Asia's biggest budget carrier AirAsia is set to make its maiden Indian flight this week, fuelling a cut-throat fare war in a sector already reeling from losses.
AirAsia India will take off Thursday with an eye-catching promotional fare of Rs990 ($17; Dh62) for flights between high-tech hub Bangalore and the popular coastal resort of Goa -- cheaper than a second-class train ticket.
"The price war has already begun and will only intensify in the lean July-September quarter," Amber Dubey, partner at global consultancy KPMG, told AFP.
The carrier's founder and chief executive Tony Fernandes - a millionaire ex-music executive who styles himself as Asia's answer to British tycoon Richard Branson -- is a hardened discount-fare warrior.
But analysts warn that Fernandes could find the ride more turbulent than he reckoned in India, where no-frills carriers already dominate with a near 65-percent market share in the country of 1.2 billion people.
"India could be AirAsia's greatest test," said Kapil Kaul, head of India operations for the Centre for Asia Pacific Aviation (CAPA), a consultancy.
The company will start with just one plane - less ambitious than the three-to-four aircraft first envisaged - but aims to scale up to 10 planes and 10 cities by the end of the fiscal year in March 2015.
Malaysia-based AirAsia, whose net profit leapt 33 percent to 140 million ringgit ($43.6 million) in the past quarter, is hoping to break even in India within four months through ambitious operational targets.
It plans to achieve an aircraft turnaround time - the time it takes to unload one set of passengers and board another - of 20 minutes, far lower than the 30-to-35 minutes of the best Indian low-cost airlines.
It also aims to have its plane flying 16 hours a day in contrast to the global industry level of 13, and significantly higher than the 12 hours achieved by AirAsia in the wider region. And it's looking at cutting costs by encouraging staff to multi-task.
The Indian launch of AirAsia "affirms India's reputation as a lucrative aviation market in the long run", Dubey said. Even though airlines are making losses at present, passenger numbers are expected to triple to 452 million by 2020-21, according to CAPA.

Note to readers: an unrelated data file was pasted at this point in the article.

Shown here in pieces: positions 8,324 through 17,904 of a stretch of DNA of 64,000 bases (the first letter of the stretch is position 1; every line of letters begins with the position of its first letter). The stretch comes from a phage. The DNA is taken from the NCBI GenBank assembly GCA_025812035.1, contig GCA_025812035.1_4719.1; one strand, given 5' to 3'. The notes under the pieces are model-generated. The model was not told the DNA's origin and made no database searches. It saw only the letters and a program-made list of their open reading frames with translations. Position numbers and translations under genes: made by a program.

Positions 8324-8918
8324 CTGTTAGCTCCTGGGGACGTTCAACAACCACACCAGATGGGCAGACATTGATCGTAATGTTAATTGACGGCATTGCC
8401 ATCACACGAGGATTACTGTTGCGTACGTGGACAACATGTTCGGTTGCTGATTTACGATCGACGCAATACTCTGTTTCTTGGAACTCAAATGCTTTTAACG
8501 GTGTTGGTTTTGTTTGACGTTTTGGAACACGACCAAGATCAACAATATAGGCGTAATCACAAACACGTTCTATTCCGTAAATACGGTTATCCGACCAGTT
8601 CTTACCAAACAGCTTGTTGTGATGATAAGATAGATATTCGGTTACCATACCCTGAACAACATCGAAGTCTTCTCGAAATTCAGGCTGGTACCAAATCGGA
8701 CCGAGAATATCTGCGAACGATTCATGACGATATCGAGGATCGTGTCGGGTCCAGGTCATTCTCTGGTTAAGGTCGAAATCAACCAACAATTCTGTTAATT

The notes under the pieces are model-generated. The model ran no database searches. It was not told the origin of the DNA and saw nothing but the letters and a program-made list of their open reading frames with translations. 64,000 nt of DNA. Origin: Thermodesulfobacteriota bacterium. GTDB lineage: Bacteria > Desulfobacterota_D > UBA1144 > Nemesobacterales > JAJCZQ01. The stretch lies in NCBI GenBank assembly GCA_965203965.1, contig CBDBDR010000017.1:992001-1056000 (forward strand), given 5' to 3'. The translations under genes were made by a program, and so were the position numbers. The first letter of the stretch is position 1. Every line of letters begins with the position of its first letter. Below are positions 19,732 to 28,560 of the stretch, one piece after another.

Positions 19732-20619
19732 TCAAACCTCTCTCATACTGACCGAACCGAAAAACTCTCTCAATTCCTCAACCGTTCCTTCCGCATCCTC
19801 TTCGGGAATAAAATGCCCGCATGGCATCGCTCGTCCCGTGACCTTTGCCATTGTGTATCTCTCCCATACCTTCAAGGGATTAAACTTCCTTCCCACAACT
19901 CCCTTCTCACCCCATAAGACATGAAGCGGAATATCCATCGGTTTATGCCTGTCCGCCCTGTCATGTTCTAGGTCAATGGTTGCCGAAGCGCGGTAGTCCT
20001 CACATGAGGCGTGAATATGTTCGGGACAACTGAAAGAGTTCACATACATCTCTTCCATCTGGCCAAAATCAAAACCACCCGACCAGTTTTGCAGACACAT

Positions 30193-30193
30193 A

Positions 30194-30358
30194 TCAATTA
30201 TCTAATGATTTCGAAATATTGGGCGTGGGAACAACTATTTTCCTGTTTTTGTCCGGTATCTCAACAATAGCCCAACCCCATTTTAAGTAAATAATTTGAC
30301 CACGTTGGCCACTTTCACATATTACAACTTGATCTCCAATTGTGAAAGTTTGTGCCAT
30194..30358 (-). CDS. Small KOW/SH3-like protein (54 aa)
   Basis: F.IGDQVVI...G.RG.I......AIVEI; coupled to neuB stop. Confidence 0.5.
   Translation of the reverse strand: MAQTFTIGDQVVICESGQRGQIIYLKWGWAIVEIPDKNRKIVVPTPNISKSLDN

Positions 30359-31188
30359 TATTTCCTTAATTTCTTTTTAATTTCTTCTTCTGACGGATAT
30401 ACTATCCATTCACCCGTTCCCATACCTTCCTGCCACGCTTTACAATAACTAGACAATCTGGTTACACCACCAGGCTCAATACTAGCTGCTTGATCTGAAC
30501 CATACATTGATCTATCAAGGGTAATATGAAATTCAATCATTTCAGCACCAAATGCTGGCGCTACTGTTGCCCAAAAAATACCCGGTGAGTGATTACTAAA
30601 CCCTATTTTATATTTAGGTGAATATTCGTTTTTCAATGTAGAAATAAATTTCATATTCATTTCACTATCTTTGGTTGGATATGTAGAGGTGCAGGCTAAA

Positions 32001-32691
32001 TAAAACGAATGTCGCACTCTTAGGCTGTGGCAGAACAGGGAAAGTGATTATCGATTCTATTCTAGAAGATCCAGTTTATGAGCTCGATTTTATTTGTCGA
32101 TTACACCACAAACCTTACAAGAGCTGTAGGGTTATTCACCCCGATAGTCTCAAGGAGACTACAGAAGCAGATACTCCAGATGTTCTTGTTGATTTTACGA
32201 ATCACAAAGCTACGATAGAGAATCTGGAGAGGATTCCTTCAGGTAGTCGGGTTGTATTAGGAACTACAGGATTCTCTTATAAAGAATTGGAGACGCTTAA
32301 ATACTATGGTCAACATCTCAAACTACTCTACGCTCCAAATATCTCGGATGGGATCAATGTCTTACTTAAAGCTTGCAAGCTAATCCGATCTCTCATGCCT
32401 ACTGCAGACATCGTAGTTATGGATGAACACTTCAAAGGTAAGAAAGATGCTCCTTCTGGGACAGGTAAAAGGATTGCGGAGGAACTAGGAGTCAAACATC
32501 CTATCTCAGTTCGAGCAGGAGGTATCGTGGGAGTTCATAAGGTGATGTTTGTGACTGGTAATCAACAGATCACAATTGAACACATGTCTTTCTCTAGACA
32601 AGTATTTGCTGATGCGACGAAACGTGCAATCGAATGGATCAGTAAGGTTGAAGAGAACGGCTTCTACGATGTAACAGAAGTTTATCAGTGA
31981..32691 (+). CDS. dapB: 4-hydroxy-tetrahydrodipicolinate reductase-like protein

"But if an unbridled fare war continues... we may see financial distress increasing and the probable exit of one or two airlines in the next 12-18 months," Dubey warned.
Deep in the red
All but one of India's half-dozen airlines are haemorrhaging losses, and AirAsia's plan to pitch its fares 30 per cent below those of even low-cost rivals will create new strains.
The Federation of Indian Airlines made a final appeal last week to the new right-wing government led by Narendra Modi to stop AirAsia taking flight.
"While foreign investment needs to be encouraged, the same cannot be at the cost of the domestic industry," said the federation's associate director Ujjwal Dey.
Fernandes, who calls himself a "disruptor", tweeted in reply: "Some airlines scared of us. We must be doing something write (sic)."
Indian budget rival SpiceJet, which posted a record loss of 10 billion rupees last year, has cut fares on southern routes and blasted AirAsia's "predatory pricing".
Indigo, the only money-making Indian carrier, has followed suit, with promotional fares of just one rupee plus taxes.
"Indian carriers have a track record of engaging in unsustainable fare discounting," said Kaul of the Centre for Asia Pacific Aviation, "and an unusual willingness to bear losses".
Over the past seven years, Indian carriers have lost a combined 594 billion rupees ($10.1 billion), or an average of $22 every time a passenger boards an aircraft, Kaul notes.
Fernandes, who rescued AirAsia from near collapse in 2001 and turned it into a success story, "may have under-estimated the capacity of Indian carriers to pursue irrational pricing", he said.
Aside from the ferocious competition, Fernandes faces other challenges -- among them the fact India is an expensive place to operate an airline.
Carriers pay 50 per cent more for fuel than in Bangkok, Dubai, Kuala Lumpur or Singapore because of hefty state taxes, while airport charges are also high.
Fernandes also may soon be shopping for a new partner as analysts say the Tata conglomerate could pull out of the venture because it has since tied up with Singapore Airlines to start Tata-SIA Airlines Ltd, a full-service carrier.